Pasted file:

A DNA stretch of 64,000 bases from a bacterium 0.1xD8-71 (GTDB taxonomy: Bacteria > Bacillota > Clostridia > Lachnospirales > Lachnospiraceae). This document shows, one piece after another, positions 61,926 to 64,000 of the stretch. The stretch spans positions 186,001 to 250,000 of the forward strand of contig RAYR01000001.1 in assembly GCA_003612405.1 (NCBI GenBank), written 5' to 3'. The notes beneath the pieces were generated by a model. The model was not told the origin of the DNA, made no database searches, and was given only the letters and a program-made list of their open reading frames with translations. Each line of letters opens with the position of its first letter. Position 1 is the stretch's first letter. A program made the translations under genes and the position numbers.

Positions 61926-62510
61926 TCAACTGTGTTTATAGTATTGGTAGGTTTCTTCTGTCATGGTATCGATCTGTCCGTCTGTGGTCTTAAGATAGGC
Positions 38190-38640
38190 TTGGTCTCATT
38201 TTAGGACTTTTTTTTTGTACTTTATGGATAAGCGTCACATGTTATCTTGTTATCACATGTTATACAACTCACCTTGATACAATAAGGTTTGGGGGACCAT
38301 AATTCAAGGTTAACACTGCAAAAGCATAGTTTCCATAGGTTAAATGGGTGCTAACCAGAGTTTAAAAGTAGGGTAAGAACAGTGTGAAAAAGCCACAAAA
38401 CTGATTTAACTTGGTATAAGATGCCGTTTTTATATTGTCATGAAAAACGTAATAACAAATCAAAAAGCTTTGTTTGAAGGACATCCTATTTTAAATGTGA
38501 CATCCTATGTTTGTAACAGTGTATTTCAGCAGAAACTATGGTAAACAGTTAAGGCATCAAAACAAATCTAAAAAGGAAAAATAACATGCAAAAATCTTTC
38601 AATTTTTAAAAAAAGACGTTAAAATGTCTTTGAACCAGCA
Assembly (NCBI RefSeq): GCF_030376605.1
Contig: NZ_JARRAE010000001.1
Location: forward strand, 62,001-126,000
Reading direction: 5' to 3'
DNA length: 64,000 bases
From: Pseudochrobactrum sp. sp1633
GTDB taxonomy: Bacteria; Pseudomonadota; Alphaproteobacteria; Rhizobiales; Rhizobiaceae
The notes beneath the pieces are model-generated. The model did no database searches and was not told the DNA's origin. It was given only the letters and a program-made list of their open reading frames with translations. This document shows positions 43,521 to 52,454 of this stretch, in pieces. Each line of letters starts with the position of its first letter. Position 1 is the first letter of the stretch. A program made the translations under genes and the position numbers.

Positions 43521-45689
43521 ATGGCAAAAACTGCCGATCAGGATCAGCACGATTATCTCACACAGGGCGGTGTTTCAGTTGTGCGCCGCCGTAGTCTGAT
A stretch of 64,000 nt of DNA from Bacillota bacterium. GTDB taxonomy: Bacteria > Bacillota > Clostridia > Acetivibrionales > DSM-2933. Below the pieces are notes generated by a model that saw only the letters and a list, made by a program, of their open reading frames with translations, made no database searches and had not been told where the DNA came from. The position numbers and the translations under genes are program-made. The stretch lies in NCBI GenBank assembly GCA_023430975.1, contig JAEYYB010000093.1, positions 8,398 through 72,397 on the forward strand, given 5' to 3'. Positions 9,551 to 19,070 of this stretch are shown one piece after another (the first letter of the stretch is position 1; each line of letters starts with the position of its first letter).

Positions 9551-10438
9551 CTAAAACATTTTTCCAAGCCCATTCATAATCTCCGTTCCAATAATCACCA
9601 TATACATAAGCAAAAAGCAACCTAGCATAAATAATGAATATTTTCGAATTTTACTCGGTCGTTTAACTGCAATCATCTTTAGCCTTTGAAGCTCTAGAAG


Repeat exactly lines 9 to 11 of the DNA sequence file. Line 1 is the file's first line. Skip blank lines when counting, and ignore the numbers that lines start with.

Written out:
38501 CATCCTATGTTTGTAACAGTGTATTTCAGCAGAAACTATGGTAAACAGTTAAGGCATCAAAACAAATCTAAAAAGGAAAAATAACATGCAAAAATCTTTC
38601 AATTTTTAAAAAAAGACGTTAAAATGTCTTTGAACCAGCA
Assembly (NCBI RefSeq): GCF_030376605.1